Rape is the most underreported crime in the United States, according to Dean G. Kilpatrick. RAINN (Rape, Abuse, Incest National Network) reports that only 40% of rapes and assaults are reported to the police.  Most women fear that justice will not be served in the case of their rape or assault; this is due to the stereotype that women are temptresses and therefore are responsible for getting assaulted.  In past cases, if the victim was intoxicated and/or dressed promiscuously, the defendant would be acquitted, because the victim was ‘asking for it.’  The stereotype is so pervasive that a jury comprised of all females is even more likely to acquit the defendant.  According to RAINN, 15 of 16 rapists walk free.

Rapes continue to go unreported, possibly because about 2/3 of rapes are committed by someone known to the victim (RAINN).  The victims feel a connection with their assailant, especially if they are apart of the 38% of rapists who are a friend or acquaintance.  Victims who are raped often feel embarrassed and dirty due to the violation.  The victims may feel as if they are living down to the stereotype that women are temptresses and that they are unable to control themselves.  The consequence of the acceptance of this stereotype is that the rapists are rarely convicted.

In the courtroom, women on the jury see the stereotype and react judgmentally and subjectively.  Women tend to judge the victim more harshly than men do, due to the innate competitive nature and sexual jealousy experienced between women.  Also, the jury experiences cognitive dissonance, because they want to believe that the world is a fair place, but something unfair has happened.  Therefore, the victim must be blamed for the crime in order to ease the tension in the juries’ mind.  This leads to confirmation of the stereotype poised against the victim.  The victim will then internalize the prejudice directed towards her and complete the cycle of the stereotype threat.  Because of hindsight bias the victims begin to see themselves as responsible for the assault, especially if the defendant’s lawyer attacks their character.

In an attempt to reduce the juries’ dissonance experience, the identity and appearance of the victim should be concealed.  This would allow the jury to objectively assess the situation and all of the facts at hand, instead of focusing on their personal judgments about the victim.  The defendant’s appearance and identity should also be concealed to avoid bias in favor of an apparently upstanding citizen.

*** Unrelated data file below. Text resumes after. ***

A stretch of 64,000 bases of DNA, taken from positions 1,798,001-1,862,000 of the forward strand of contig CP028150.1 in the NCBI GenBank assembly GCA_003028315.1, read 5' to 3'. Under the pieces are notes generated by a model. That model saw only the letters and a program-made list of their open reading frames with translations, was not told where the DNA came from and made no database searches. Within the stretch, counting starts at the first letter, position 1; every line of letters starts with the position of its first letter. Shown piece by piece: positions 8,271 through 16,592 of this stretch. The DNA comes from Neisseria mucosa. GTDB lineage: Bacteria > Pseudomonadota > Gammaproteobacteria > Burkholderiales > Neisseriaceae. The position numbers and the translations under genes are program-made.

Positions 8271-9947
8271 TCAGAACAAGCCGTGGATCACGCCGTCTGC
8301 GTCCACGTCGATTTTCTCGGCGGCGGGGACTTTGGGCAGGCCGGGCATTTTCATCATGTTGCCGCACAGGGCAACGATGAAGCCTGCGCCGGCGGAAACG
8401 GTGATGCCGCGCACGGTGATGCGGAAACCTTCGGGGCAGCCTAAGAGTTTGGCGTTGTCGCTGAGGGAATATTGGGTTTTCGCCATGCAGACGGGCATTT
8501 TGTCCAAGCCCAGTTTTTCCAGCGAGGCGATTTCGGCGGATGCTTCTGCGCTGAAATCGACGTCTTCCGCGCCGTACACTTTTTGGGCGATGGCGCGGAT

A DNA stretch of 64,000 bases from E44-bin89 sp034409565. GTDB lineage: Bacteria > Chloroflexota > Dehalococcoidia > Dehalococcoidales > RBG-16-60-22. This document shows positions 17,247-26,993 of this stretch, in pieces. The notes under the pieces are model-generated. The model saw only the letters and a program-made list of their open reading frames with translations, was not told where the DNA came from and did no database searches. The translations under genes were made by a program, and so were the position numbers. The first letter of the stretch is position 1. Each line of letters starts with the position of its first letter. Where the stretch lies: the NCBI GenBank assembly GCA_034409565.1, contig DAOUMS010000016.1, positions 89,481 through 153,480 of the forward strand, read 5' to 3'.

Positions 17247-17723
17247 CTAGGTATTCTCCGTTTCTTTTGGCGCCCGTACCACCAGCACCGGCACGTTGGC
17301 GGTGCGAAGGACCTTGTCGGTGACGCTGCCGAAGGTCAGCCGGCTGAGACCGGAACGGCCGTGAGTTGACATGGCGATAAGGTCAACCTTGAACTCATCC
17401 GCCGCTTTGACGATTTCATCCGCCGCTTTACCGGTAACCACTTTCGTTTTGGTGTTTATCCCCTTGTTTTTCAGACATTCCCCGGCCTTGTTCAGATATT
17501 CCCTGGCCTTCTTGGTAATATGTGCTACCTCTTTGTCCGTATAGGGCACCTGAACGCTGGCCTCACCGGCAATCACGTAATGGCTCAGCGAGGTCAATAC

Unfortunately, most rape cases come down to he said, she said.  It is tragic that women cannot empathize with other women, who are in desperate need of their support, allowing most rapists to walk free.


~ by katierc on July 23, 2010.

One Response to “Judgment”

  1. What a thoughtful post. The idea of concealing the identity and appearance of the victim is an interesting one. I wonder if this would also make it easier for people to report rapes–that is, if they knew that their identities would not be made public in court. I’d imagine that’s a pretty big deterrent. As far as the idea of concealing facts about the victim for fear that the jury will think that she was “asking for it,” there’s a federal evidence law called the “rape shield law” that attempts to deal with some of those issues. The main point of the rape shield law is to keep the defense from cross-examining the victim about her prior sexual conduct. The idea is that if the jury thinks that the woman was “easy” or “loose,” they’re less likely to assess her claims fairly and more likely to think that she was somehow “asking for it.” (I keep writing “she.” I don’t mean to suggest that men and boys aren’t victims of rape and sexual assault, too–they most certainly are–but I suspect that women and girls are by far the most frequent rape victims, so I keep using “she.”) You can read some basics about the rape shield law on Wikipedia here: http://en.wikipedia.org/wiki/Rape_shield_law. There are also some interesting criticisms of it, some of which were discussed a lot in the Kobe Bryant case: http://www.usatoday.com/news/opinion/editorials/2003-07-27-estrich_x.htm. Also, here’s an entry from a public defender who keeps a blog: http://publicdefenderdude.blogspot.com/2004/08/rape-shield-law.html.

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